Newspaper Page Text
FRIDAY, MARCH 22, 1918.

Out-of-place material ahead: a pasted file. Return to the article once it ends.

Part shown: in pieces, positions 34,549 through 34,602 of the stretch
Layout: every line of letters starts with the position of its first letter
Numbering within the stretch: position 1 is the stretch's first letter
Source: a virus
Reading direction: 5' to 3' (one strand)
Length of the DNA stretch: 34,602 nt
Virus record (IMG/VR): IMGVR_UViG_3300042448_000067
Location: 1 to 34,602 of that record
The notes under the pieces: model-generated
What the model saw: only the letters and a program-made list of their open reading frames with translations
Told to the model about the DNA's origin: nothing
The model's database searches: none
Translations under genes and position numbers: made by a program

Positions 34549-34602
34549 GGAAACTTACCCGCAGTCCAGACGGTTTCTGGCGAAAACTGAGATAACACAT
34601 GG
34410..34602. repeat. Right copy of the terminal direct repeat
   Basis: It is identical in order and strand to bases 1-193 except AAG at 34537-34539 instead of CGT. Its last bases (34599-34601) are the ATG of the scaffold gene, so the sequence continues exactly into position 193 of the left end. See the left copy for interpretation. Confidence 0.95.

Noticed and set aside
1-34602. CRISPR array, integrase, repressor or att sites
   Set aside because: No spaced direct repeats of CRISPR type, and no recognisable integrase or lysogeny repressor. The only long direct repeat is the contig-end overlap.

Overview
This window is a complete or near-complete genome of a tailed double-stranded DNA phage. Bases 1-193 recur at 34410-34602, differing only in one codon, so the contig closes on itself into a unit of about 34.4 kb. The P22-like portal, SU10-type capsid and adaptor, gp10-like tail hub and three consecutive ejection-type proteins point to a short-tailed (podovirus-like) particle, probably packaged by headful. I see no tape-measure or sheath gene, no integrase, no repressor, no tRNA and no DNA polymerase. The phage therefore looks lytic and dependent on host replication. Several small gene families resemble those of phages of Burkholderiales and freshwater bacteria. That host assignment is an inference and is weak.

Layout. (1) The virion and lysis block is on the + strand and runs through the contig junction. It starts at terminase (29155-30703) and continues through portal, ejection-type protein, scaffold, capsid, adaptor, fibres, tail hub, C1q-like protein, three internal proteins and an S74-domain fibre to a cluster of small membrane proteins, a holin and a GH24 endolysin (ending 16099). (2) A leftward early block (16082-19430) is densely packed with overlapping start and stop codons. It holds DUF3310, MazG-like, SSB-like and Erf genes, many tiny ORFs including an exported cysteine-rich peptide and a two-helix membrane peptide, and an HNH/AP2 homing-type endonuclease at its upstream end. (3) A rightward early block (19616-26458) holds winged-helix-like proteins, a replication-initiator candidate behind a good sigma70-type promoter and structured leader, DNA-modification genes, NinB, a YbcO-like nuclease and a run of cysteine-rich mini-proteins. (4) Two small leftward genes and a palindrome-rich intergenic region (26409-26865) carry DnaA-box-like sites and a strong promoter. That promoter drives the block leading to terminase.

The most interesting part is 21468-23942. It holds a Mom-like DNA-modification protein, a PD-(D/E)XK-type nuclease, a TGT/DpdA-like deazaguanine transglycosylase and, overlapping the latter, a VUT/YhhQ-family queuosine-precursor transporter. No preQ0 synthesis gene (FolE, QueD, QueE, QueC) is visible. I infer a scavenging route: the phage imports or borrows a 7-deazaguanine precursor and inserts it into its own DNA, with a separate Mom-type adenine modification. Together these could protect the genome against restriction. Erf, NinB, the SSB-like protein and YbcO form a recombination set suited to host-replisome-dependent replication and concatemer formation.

16 MISS HUFFAKER QUITS I LIQUOR TRAFFIC HAS BACK TO VVALL, Dandruf f Surely Destroys the Hair ASSOCIATED CHARITIES DECLARES GOV. HANLY, OF INDIANA THE CHATTANOOGA NEWS Girls It you want plenty of thick, beautiful, glossy, silky hair, do by all means f et rid of dandruff, for it will starve your hair and thin it if you don't. It doesn't do much (rood to try fo brush or wash it out. The only sure ' way to get rid of dandruff is to dis solve it, then you destroy it entirely. To do this, get about four ounces of ordinary liquid arvon: apply it at right when retiring:: use enough to moisten the scalp and rub It in gently with the finger tirs. By morning, most if not all, of your dundruft will .be gone, and three or four more applications will completely dissolve and entirely destroy every single sign and trace of it. You will find, too. that all itching and digging of the scalp will stop, and your hair will look and feel a hundred times better. You can get liquid arvon at any drug store. It Is Inexpensive and four ounces is all you will need, no matter how much dandruff you have. Tins simple renieuy utvur who (Adv.) Li m. lv A? Aw V 1 .to What a pity . she doesn't know thai Resinol Soap raould clear her skin "She would be a pretty girl, if tt wasn't for that pimply, blotchy complex ion! " But the t rgular use of Resyml Soap, aided at first by a little Resinol Ointment, would probably make it clear, fresh and charrainp;. If a poor skin is your handicap, begin usipu Resinol Soap and see how quickly it improves. Rnlnol Scop and Knlnol Ointment ara anld byallrlruf rut. For Ira umple of each, write to Dept. 9-K, Rat Inol, Baltimore, Md. A War Economy Pyre's Glass Baking Dishes Saves rood. Saves 'uel. Saves Cleaning. Saves Time. "Saves Labor. Saves Money. BESIDES They arc beautiful, practical ' and make rooking a pleasure. Edwards LcBron A v. HALLMARK 3 J -It irMttM la tnstt I V'VI II snsstsrsl dl-harf I Ax " I I h ptlBlmi.aon-pnltonoul I JlmMW 1 IT ad will not atrlelura. , . SOI NT DIIUIIIITI. ' rMa tmi It duircd - Frioa tl, r a kaltlaa U.1. YJJU tOUMlbALvi, tmcxnuTi, Special 20't Discount on Tires Until March 15th Guaranteed 6,000 miles. Buy today while we have your sir.. Cbh only at this price. SCOTT TIRE CO. B23 Broad St. Chattanooga, Tenn. EXELENTO cannot be made straight HAIR The picture shown kers ia of virl known to nuny f poti, and you k now Uwt rml mantha aroabobad xappy. kinkj hainono inch lone. Now her knnc aofU aflkr bair la Jm pril of bcracii and tvar Irienda. Her bait V a tha mult of nalnr s.S JL EXELENTO QUIHIHf rOMADI which la a Bair Grow nd not a lid, bair mnoTBr. It slope failing hair ra toraadandraff. fadathrootof tha hair. Money returnadtf raauHaar tiM aa rqmnt. Try box. IVicaat br mail on rcetipt of (tamps or coia. AGENTS WANTCO CVCRYWHCRE cxcLTirro miihcihi co. Atlanta, a. Superintendent Resigns Thurs day After Many Years of Service. of Miss Ida Huffaker, one of the mal niiiara nf the Associated Charitiea, ha followed R. F. Hudson and tendered her resignation to the association take effect May 15. However. Mi Hnrrnkr rinpa not take this action 1 a step to another position, but in order to give herself mucn neeaea rei auer nimnsl. elcht vears connection with the association. TTn until tli reals-nation of Mr. Hud nn Mia HufYnkr acted aa case su ncrvisnr. after which Bhe was appointed by the board of directors to succeed Mr. Hudson as superintendent or me association. She tendered ner resig nation at the meeting of the board o directors Thursday afternoon. Th mnmhuri ninte that this came more o aa hiow to them, and that they reftrct very much to have to srive miss Uuffaker up. Since her connection o-ith thin work she has won many friends both in Chattanooga and the surrounding communuy nu imu accomplished some exceptional It will be remomberpd that during the recent flood Miss HurraKer a in hrn nf thr relief work carried on by the Associated Charities and worked at her post continuously. tm vit the board has not appointed anyone to succeed Miss Huffnker. The matter wbs left In the hands or Kpecial committee composed of Dr. T S. McCallle, John Chambllss and Gas ton Itaoul. The hoard of directors was especlalU nlnnKpd with the report of the rellel work done durinsr tho flood, which was read at Thursday's meeting. The re lief account showed that the assocla tlon spent during the flood approxi mntplv 11.000. It was felt by the officials that they had ssved the city over i,ouu in Know inir how to handle the situation. In fact It 1s understood that the city ex pected to have to spend several thou nnd Hnllnra for the flood work. Th $1,000 hns been paid out of the Asso rlatfd r?harltlpN hiirtrct and th amount that was left over from th flood which occurred a year ago thl month. re LITTLE ORPHAN FINDS HOME IN ST. ELMO Tn ornVr'that he mlorht remain In oiinni until tha Hiid nf the vpur and mnkrt hia rrnde. Mrs. H. K. pHnderson, principal of the North Kt. Elmo school, has taken a little lad into ner home. The child s father wna killed NKveml veara niro In a railroad acci dent and his mother is not eble to ca,o f.ir hiin and the other two chil dren. The younpMcr la sHIUed with spinal trouble, but Is vrv bright. C. R. RiimhpII. nrobatlon offleer for the county, has interested himself In the family's behalf and Is desirous of sce Inff anmit Inpnl aonletv or chtilch as- siwt, after the present sct.sol term has been finished, In educating tna ooy. FREE TO ASTHMA SUFFERERS A New Himi Cura That Anyone Can Uit Without Olieomfort or Loaa of Tim. Wa Save a New Method that cures Astlima, and we want you 10 try it at our expense. No matter whether your caaa la of long-etandlng or recent development, whether It la present as occasional or chronlo Asthma, you snouin aena lor a Tree trial n f our method. No matter In what , climate you live, no matter what your ane or occupation. If you are trou bled with asthma, our method should re lieve you promptly. Wa especially want to aend It to those apparently hopeless raxes, whore all forma of Inhalers, doucliea, opium prepa rations, fumes, "patent amokea, etc., have failed. We want to show everyone at our own expense, that thia new meth od la dsntcned to end all difficult breath Iiir. all wheeling, and all those terrible paroxysms nt once ajid for all time. This ree offer Is too Important to neg lect a single day. Write now and tlnn hPKln tha method at once. tfpnd no money. Simply mall coupon brlow. Do it Today. (Adv.) FREE ASTHMA COUPON KHONTIKR ASTHMA CO., noom ISMS. Niagara, and Hudson Sts., Utiffnlo. N. T. SSend free trial of your method to: "IB" GLADDENS SORE, TIRED FEET No puffed-up', burning:, tender, aching feet no corns or callouses. "Happy! lUpprl Dm TU'- "Tlz'' makes sore, burning, tlrctl fort fairly tlanct with delight. A way go the ni liPs and rains, the corns, c.il ln!".c, bltPr, hunlona and rhllbliilns. "Tlr." draws out the ai'lda and pois ons that puff up your fept. No mat ter how hard you work, how long you dance, how far ou walk, or how loin: ou rrnntln on your feM. "TlJ!" brlngi rt-Mfnl tmil comfort. "Tl7." Ia tiiaRi cnl, Rrnnd. wonderful for tired. Bi lling. folI n, smarting feet. Ah! how rom fottalilp, how happy you frl. Your fet Juht tingle for Joy; shooa ni'vtr hint or went tight. tiet a :5-cent box of "Til' now from any drucgifit or department store. Ktid foot torture foreer wear smaller lioes. krrp your fet t fresh, sweet and bnppy. .1 iim! think a . yrar'a foot comfort lor only "i ctnls. (Adv.) Speaker at Baptist Church Tells of Good Work Done in Florida and Says Ratification of Prohibition Amendment Irrepressible. "Its days, are numbered," declared ex Gov. J. F. Manly, of Indiana, addressing a large audience at the Baptist church Thursday evening and referring to the liquor traffic, which he ia lighting. "The ratification of the national amendment Is the culmination of an Irre pressible proposition," he emphasized. He pointed out that nine states hava ratified it already; four of these, he mentioned, are . wet states Kentucky, Maryland, Texas and Delaware. He recalled that forty-five atata legislatures will convene next January, their members to be elect ed In November. He then added that for the first time in the history of the world a great free people have the liquor traffic wlh Its back to the wall, with the power of execution in their free hands. In speaking of the amendatory resolution ho said that it provides that it must be satifled by thirty-six states within seven years. However, he de clared, it will be ratified In three years. The speaker declared emphatically that la his opinion no other action would add so much to our efficiency, economic and military strength, or to our will and power to win the war. He said that he thought America Is In for a long and bitter war. "This country Is only at the beginning of the sacrifices it will have to make," said the governor. He further pointed out that Canada has already given 600,000 soldiers, and of this num ber 80,000 have been killed In action. He then said If the United States should make a proportionate contribution of men DESCRIBES SERVICES IN FRENCH CHURCH First Lieut. Ben F. Ingram, a well mown young Chattanoogan, who is 'somewhere in France." alvea nn In. terestlng account. In a letter to his sinter. Miss Addle Ingram, of his visit 10 a church. He described the church as being a ery beautiful hulldtna-. with evprv. thing except the floor being white marble . The floor, lie explained, was like the paving on Market street wood blocks. "Around the walls," he. related, 'carved In white marble, were scenes if the different CDlnodpa nf the Ufa of Christ. There was no heat In the hurch and for all the fine hnlldinir tha seats were crude little straight-backed chairs with cane seats, for the use of which a woman goes through the con gregation and collects a few centimes from everyone present. The services were quite different from any service that I have seen In the Sfates. Thov wore apparently ppened by a big man dressed like an admiral in the nHw of a Central American republican, who carried a big brass-headed baton that gave the appearance the flavor of a drum-major in the baud of Fields' Mlnatrels. Then followed the usual services and the sermon by, an old bishop that looked exnntlv Ilka h picture in the story-book. When thr regular offering wss taken the old ad miral stained down the aisle with his onion and watched the collection plate itn an eagle eye." In a letter to Alias Anna Tn young officer snld he was walking nown a street In the first French town Hint he was In. when he hoard mi.t. den clattering that sounded like a troop of cavalry coming down tho street behind him. "Tho lil.;iiii , are very narrow," he explained, "so I stepped In a doorway to keep from be ing run over. As I did so, a little boy passed with another rhnnlnn- lilm mil both were wen ring wooden shoes. It is quite amunlnar to sen tlioan EV.,h nunren running around with their wooden shoes flopping on the pave. ment, and hrgglna? 'Amerlkpn nanni. from our soldiers. 'In towns occuoled f Amwn. . .i F.ngllsh troops, quite a number of them hava picked up a bit, of Kngllsh. A llttlo boy tried to run throne company of our soldiers, and a aer- Kcant pulled him out of the way. The hoy showered a beautiful line of Eng- inn cussing on mm. 'In the cltv laat nla-ht t l.l,t - ring which I am told was made from a piece of shrapnel and Is set with a crown from a Oermnn soldier's button, n n i am enclosing. I'leut. Ingram s.-iM that th. n-.i. old not measure time from I to 12, but noin j to 4. "I'or Inalanco," he re. luted, "when we snv S ti m th vm.i. .. . , .11, .a,.. 11,11 say 11 o'clock. 'Wood with tha tieonla .r 1. . scarce article, and Ihere are very few inn or inn trees you see here grow In hedges and are trimmed evrrv year for firewood. In pli.ee of fences you find stone and turf walls." rench Officers to Aid In Liberty Loan Drive The French and F.mrllsh ofnVr (. oned na tnrtrnctora at Fort Ogle iorpo have received their first iirn. lent In connection with mm.i.,. , hiislastn and Patriotism In th. hi,.i liberty loan. Plans were made Frldav for nktn icni to L nchliurir. IViin . Nntuv.t-. March 30, for a patriotic rsltv nlunnn.i for that day bv Thuiiuia Al.,i ,-r.,.,,i.- Iinii iiuiti of Moore county. The principal address, will h virt y l iof. Morgan, of Kayettrvllle. Talks Ml be nutdn Lv (. i VoMlnrhnm one chairman: W. II. Cnmmlnirs. state senator; I-vms Hmke. rone aecretnrv. nd Silas W. IXivls. field irorrspnti. . VP. Mr. Motlow sava a treat deal nf .n. thuslaatu has already been atlrre.t nr. r won meeting ami ttiat the meeting sVlf la bound to stimulate a much renter Interest In the third liberty an. T. P. Kverrtt. also a field rcpresentn - e on tho zone commit lee. returned to t'hattanoKn yesterday after several naya afsrnee In folk, Monroe and Mo Minn counties, where baa was busy conferring with county chairmen and errectlng the county orRntilmtlons In ocordance with the plan of orgnnl7:- on n outlined lv ashincton tor lojilon in nil counties tf every state 11 the flitted Stntcs. Next Monday there la in be a blc rally at Pecatur. MelKa county. It is ic first day of circuit court and a 11 ge crowd 1 eTpeeted In town. Conn 11a agreed to n.l.totnn. while t.ilTt ni t'hattanooK Hud other Tennriscr points Is to be heard. liie speakers for the lVcatur rrtlK re Hon. Jesse M. Littleton, mayor rf hattanooc.i ; Hen McKenrle, of I a - n. and JudRP l.nch. of Winchester. This meeting Is in eharce of W. II luck, chairman Veins county llbcin oan comnilttep. lie s.mvs the merlin: ill be one of the laigcft ntrnded In he county. the government would have to give 8,000, 000 soldiers. He declared that it ia time the American people hava awakened to the grim facts and prepare to meet con ditions as they are. ' Florida Hopefgl. Gov. Hanly Is on a tour or the United States under tho auspices of the "Fly ing Squadron." Ha Is on his way borne to Indiana after an extensive campaign in Florida in behalf of tha adoption of the state-wide amendment at the elec tion In November and the ratification of the national amendment by tha legisla ture to be elected then. He had a series of fruitful meetings in Florida, and the foundation speakers of the "Flying Squadron" will return to that state In October for a campaign. He said that he believes both state and national amendments will be adopted. Gov. Hanly will start a campaign of the various military cantonments tn America within the next two months. It will not be In behalf of the national pro hibition, but as a part of the general entertalnnfent furnished by the Y. M. C. A. He left Chattanooga Thursday night after his talk at tha First Baptist church and returned to hla home in Indiana. From there he will go to Wisconsin, and from there to Pennsylvania, where both leading candidates for the republican nomination for governor have declaredyln favor of the ratification of the national amendment. WHY DO ALL DOCTORS : PRESCRIBE CALOMEL Of all the. medicines In the world, doctors prescribe calomel moat nffpn and depend upon It most universally. There must be a good and sufficient reason what is It? If you will atudy the doctors' books you will find that the medical author ities prescribe calomel for almost every disease. The reason is that calomel is the greatest and only thorough system purifier. It mtLkes the liver active, drives out the poisons from the stom ach, bowels and kidneys and thereby purifies the blood. Calomel puts the entire system in the most favorable condition for Nature to exercise her recuperative power. Your doctor will tell you that drugs merely assist Na ture. That la why he prescribes calo mel so often. The new kind of calomel, called "Oalotabs," Is refined and purified from all of the nauseating and dangerous qualities of the old style calomel and Is rapidly taking its place, for it Is more effective than the old style calomel as a liver-cleanser -and system-purlflor. One Calotab at bedtime, with a swal low of water that's all. No nausea, nor the slightest unpleasantness. Next morning you awake feeling fine with a hearty appetite for breakfast. Eat what you please fruits, acids or any thing. No restrictions of habit or diet. Onlotabs are aold only In original, sealed packages, price thlrty-flve cents. liecommended and guaranteed by druggists everywhere. Your money back If you are not delighted. (Adv.) r E oeoeooowk ffi FPSt-" " n You Should See Them Whether or Not You Expect to Buy One This Spring This store carries an assortment that is varied as to sizes, as to prices and as to quality. They are beautiful, and their prices are low, present wholesale prices and conditions considered. It is a pleasure to us to show. them. ' Summer Furniture Oil Stoves Refrigerators All departments are crowded, and it is "Quality at Moderate Prices" that is quite noticeable all through. Convenient terms for payment if desired. 626-MARKET ST. a . ' 1 1 1 El Shoe Bargains at This Sale for Friday id Saturday Notice the Extra Specials Great Bargains in Shoes Are Being Picked Up Every Day at 1 his sale Come in Today and Get Yours WOMEN'S SHOES Including All Well-Known Makes. Comfort Shoes and Street Shoes. $1, $1.95, $2.45, $2.95, $3.45, $3.95 Former Prices $3.50 to $15.00. Whlttemar'a fine gilt-edge siioe pollen, 25c siie 0c for 175 pairs gold and sliver cloth " evening slippers, for- $2.95 ncrly JS.CW v The most popular evening slipper today. -CO pairs women's white linen pumps, $5.00 to $7.00 $2.45 values for Theso were formerly on the $4.95 rack. 300 pairs of women's high-grade shoes, Foster make $2.95 $5.00 to $8.00 values These were formerly on the $4.95 rack. All women's fine boots, tn colored kid, white and black, $3.95 $7.00 to $14.00 values v Formerly on $4.95 rack. Three tables of women's high-grade shoes; $4.00 to $7.00 J? 1.00 values, for Men's Shoes and Oxfords Former Values up to $9.00 now $2.95, $3.95, $4 95, $5.95 Cheaper than repairing your old ones. Men's Tan Army Shoes, on the famous Munson last; $7 value, on "racks at. .$4.95 Two racks of men's shoes $2.95 and $3.95 put on special for today; some of the biggest values in the sale. Men, Notice Below Regarding NETTLETON SHOES. Two lots of women's beautiful pumps in soft dull kid; also in patent kid; com plete run of sizes; at $4.45 Boys', Youths', and Little Gents Shoes and Oxfords Including the very test makes known in leathers of Vici, Gunmetal, White, in the best and newest shapes to be had. Prices: $1.95, $2.45, $2.95 -nd $3.45 If yon parents fail to lay in a supply of these shoes at such prices, you will regret it this coming year. One table youths' and little gents' shoes, sizes 9 to 13 $3.00 to $4.50 values, $1.95 Boys' Oxfords, sizes 1 to 6; $.50 to $6 values, for... $2.45 Boy Scout Shoes, 1 to d $2.45 EXTRA SPECIALS COO p.iir Women's White Linen Pumps; $7.00 value; complete (I0 All run of size $Lf7tJ pOV!, Three loJs of Boys' Shoes and Oxfords: sizes 1 to 6: formerly $4.00 Two lots of Youths" and Little Gents SPECIAL NOTICE TO MEN We have a complete line of A. K. Nettlcton Shoes and Oxfords that were shipped on consignment, hich were NOT included in the bankrupt sale, consequently we do not own them; however, we arc allowed to sell tlirm at tlu ir original cost and will sell all lo'cttleton Ox fords at $7.45, and the Shoes at $8.00. $3.80 and $9.60. Oxfords; s.zes no., lormer.y q fyQQ a. to f&.00 values, $2.45 I "l"'"' R. W. SEALE, Manager of Sale SUCCESSORS TO KELSO-NEAL SHOE CO. 704 MARKET STREET J